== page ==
18. Top Strategies for an Effective Resume 1.Who Are You and How Do You Want to be Perceived? (Identify your career interests, goals and objectives.) • Who are you: • How do you want to be perceived:

  19. Resume Strategy #2: Sell It to Me…Don’t Tell It to Me 2. Sell It to Me…Don’t Tell It to Me • If you “tell it,” you are simply stating facts. • If you “sell it,” you promote it, advertise it, and draw attention to it. Tell It Strategy: Managed start-up of a new employee call center. Sell It Strategy: Directed team of 12 in successful start-up, staffing, policy/procedure development, budgeting, and operations design for new $1.4M call center.

  20. Resume Strategy #2 Cont’d: Sell It to Me…Don’t Tell It to Me Tell It Strategy: Coordinated all secretarial, clerical, and Administrative functions for large commodities export company. Sell It Strategy: Implemented a series of process improvements that reduced staffing requirements 20%, increased daily productivity 30%, and reduced billing errors 4% for large commodities export company. Full responsibility for all secretarial, clerical, and administrative functions.

  21. Resume Strategy #3: Use Keywords 3. Use Keywords: • Use keywords in your resume, in your cover letter and during an interview to communicate a specific message. • Keywords can be found in duties, experience and qualification sections of job announcements. • Keywords are a major component of the resume scanning process. • Incorporate keywords naturally into text within appropriate sections of resume.

  22. Resume Strategy #4: Use the “Big” and Save the “Little” • “Use the “Big” and Save the “Little” • Focus on the “big” things – new programs, special projects, cost savings, and productivity. • Give a good, broad-based picture of what you were responsible for and how well you did it. • Save the “little” stuff – the details - for the interview.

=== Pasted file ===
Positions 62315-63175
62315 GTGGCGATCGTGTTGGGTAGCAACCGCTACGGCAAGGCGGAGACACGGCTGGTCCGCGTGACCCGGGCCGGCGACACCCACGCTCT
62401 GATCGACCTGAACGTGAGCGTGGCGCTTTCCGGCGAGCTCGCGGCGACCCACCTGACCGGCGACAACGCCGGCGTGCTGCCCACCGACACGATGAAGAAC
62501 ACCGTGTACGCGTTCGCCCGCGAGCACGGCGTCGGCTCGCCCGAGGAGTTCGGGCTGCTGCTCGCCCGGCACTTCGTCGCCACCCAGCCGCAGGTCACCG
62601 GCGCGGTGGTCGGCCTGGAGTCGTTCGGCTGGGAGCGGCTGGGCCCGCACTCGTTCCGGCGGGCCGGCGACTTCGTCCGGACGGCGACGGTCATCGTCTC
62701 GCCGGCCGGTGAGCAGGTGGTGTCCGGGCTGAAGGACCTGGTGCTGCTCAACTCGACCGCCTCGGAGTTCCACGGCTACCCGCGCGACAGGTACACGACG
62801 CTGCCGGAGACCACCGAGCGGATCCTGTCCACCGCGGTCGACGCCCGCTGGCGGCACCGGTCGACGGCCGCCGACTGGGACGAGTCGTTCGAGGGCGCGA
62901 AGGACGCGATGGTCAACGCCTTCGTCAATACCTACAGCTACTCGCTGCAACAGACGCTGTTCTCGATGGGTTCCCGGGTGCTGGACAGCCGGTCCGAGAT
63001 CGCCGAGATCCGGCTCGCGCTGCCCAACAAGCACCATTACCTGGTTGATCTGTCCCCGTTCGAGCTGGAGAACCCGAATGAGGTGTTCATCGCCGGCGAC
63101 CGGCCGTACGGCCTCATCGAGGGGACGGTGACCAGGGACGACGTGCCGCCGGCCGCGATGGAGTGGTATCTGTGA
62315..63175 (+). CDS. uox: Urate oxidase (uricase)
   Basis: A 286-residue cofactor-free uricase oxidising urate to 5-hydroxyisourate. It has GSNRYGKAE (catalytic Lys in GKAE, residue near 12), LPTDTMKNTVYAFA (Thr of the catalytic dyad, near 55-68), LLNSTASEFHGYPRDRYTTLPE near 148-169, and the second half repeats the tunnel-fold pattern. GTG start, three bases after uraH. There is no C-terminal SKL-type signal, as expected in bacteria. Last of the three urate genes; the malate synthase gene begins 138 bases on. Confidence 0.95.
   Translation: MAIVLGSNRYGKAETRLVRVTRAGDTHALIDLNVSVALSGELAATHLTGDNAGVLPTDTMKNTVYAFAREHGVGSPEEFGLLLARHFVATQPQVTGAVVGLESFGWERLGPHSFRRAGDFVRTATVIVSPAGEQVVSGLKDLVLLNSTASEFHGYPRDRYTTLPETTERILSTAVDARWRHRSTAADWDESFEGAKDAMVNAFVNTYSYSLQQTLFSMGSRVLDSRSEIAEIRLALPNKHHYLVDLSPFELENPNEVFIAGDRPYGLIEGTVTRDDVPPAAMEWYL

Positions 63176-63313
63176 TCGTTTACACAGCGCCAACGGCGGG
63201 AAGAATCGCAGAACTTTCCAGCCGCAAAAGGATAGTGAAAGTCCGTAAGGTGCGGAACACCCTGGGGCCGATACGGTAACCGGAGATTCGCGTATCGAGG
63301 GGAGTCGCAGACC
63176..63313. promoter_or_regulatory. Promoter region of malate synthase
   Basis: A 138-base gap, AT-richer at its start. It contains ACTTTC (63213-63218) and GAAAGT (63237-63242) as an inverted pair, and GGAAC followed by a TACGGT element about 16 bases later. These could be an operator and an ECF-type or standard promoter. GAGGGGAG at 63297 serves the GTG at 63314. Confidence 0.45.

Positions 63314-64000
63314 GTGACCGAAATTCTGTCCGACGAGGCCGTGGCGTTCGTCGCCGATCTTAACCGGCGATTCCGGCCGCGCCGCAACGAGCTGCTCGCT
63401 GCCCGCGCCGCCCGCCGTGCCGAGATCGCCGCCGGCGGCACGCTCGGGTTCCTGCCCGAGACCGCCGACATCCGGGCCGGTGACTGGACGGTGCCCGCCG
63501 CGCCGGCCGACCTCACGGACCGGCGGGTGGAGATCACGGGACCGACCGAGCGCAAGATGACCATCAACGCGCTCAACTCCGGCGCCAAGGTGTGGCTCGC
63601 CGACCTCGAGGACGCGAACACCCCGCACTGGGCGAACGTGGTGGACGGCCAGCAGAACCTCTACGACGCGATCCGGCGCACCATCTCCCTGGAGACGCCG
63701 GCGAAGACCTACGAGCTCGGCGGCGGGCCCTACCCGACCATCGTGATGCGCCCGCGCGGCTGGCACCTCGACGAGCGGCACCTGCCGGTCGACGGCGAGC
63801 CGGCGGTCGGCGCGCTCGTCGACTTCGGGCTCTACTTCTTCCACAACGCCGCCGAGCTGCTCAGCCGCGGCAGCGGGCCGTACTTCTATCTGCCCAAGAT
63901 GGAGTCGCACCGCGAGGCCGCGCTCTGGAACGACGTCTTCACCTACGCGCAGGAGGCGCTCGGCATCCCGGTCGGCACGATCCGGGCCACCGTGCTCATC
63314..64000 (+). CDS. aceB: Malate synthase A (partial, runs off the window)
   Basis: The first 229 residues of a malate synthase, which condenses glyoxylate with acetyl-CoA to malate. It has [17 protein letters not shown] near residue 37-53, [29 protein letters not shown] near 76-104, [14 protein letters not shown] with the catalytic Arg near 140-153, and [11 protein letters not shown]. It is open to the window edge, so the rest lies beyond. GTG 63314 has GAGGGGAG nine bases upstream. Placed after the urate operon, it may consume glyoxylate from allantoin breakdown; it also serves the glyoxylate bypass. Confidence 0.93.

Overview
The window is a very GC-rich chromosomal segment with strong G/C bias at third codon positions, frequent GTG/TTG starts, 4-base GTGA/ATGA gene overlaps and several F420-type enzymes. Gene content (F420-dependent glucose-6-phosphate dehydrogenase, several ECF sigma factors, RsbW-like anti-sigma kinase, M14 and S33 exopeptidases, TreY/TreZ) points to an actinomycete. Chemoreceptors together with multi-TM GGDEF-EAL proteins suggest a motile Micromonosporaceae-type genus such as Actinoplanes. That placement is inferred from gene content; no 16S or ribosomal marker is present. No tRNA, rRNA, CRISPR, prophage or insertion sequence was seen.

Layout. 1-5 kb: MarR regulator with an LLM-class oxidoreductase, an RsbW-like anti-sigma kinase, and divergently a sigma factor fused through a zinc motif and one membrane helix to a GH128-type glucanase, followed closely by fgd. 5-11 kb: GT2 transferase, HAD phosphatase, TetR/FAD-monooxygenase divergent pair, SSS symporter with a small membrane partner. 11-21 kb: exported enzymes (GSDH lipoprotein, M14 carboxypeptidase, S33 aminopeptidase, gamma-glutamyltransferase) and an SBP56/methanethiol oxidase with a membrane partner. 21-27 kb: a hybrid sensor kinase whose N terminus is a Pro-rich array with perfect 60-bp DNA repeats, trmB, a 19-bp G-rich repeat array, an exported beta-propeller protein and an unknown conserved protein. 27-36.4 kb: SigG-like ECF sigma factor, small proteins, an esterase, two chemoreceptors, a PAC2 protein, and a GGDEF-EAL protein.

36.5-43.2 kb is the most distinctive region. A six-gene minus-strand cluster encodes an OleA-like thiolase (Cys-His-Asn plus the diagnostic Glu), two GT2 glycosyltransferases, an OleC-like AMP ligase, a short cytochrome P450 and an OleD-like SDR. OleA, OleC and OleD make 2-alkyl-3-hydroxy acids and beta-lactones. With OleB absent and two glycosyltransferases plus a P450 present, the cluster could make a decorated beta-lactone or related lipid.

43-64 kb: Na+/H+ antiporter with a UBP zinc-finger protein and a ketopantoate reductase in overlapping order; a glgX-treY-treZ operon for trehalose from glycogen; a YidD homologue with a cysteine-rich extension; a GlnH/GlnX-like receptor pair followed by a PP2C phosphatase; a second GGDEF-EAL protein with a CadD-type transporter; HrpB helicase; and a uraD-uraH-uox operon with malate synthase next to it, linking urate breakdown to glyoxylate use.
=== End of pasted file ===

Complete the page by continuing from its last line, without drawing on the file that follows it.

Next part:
23. Resume Strategy #5: Make Your Resume “Interviewable” 5. Make Your Resume “Interviewable” • Make sure your resume leads the reader where you want to go and presents just the right organization, content, and appearance to stimulate a productive discussion. • Make good use of Strategy #4 (Use the “Big” and Save the “Little’) to invite further discussion about experiences. • Feature “selling point” prominently and not bury within resume. • Make sure resume is highly readable – plenty white space, adequate font size, and logical flow.

  24. Strategy #6: Eliminate Confusion With Structure and Context 6. Be Consistent: Put job titles, company names, and dates in the same place for each position. Make information easy to findby clearly defining different sections of your resume with large, highly visible headings.

  25. Resume Strategy #7: Use Function to Demonstrate Achievement 7. When you write a resume that focuses only on your job functions, it can be dry and uninteresting, and it will say very little about your unique activities and contributions. BEFORE: Responsible for all aspects of consumer lending at the branch level. AFTER: Processed and approved more than $30M in secured and unsecured consumer loans for Wachovia’s largest branch operation in Memphis, Tennessee. Achieved and maintained a less-than 2% write off for unrecoverable loans (18% less than the industry average).

  26. Resume Strategy #8: Remain in the Realm of Reality We have already established that resume writing is sales. In this market it is imperative that you stay within the realm of reality. Do not push your skills outside the bounds of what is truthful. You do not want to be in a position where you have to defend something that you’ve written on your resume.

  27. Resume Strategy #9: Be Confident You are unique – there is only one individual with the specific combination of employment experience, qualifications, achievements, education and special skills that you have. To succeed, you must prepare a resume that is written to sell you and highlight your qualifications and your successes as they relate to your goals.

  28. Content Standards • Content is the text that goes into your resume. • Content standards cover: • The writing style you should use, • Items you should be sure to include, • Items you should avoid including, and • The order and format in which you list your qualifications.

  29. Content Standards Writing Style: Always write in the first person, dropping the word “I”. First Person Supervise operation, installation, inspections, testing, and repair of $2M of equipment. Third Person Mr. Davis supervises operation, installation, inspections, testing, and repair of $2M of equipment.